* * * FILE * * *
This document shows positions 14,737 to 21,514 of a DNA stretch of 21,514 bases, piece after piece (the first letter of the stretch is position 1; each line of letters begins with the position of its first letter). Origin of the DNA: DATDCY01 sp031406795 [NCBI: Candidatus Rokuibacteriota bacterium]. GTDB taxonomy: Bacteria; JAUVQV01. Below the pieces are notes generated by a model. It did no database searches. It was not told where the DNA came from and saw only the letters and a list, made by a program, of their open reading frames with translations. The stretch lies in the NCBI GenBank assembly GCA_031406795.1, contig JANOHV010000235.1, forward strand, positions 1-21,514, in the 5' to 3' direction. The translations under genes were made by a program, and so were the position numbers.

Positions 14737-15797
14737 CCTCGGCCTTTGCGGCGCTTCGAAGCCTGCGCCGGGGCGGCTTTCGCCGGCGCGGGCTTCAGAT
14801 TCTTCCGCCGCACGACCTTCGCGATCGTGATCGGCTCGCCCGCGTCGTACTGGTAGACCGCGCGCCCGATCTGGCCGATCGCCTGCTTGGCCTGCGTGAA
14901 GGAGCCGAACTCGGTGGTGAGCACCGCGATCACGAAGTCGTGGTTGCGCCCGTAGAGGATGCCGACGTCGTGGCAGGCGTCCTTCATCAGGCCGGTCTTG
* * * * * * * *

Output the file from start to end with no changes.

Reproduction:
This document shows positions 14,737 to 21,514 of a DNA stretch of 21,514 bases, piece after piece (the first letter of the stretch is position 1; each line of letters begins with the position of its first letter). Origin of the DNA: DATDCY01 sp031406795 [NCBI: Candidatus Rokuibacteriota bacterium]. GTDB taxonomy: Bacteria; JAUVQV01. Below the pieces are notes generated by a model. It did no database searches. It was not told where the DNA came from and saw only the letters and a list, made by a program, of their open reading frames with translations. The stretch lies in the NCBI GenBank assembly GCA_031406795.1, contig JANOHV010000235.1, forward strand, positions 1-21,514, in the 5' to 3' direction. The translations under genes were made by a program, and so were the position numbers.

Positions 14737-15797
14737 CCTCGGCCTTTGCGGCGCTTCGAAGCCTGCGCCGGGGCGGCTTTCGCCGGCGCGGGCTTCAGAT
14801 TCTTCCGCCGCACGACCTTCGCGATCGTGATCGGCTCGCCCGCGTCGTACTGGTAGACCGCGCGCCCGATCTGGCCGATCGCCTGCTTGGCCTGCGTGAA
14901 GGAGCCGAACTCGGTGGTGAGCACCGCGATCACGAAGTCGTGGTTGCGCCCGTAGAGGATGCCGACGTCGTGGCAGGCGTCCTTCATCAGGCCGGTCTTG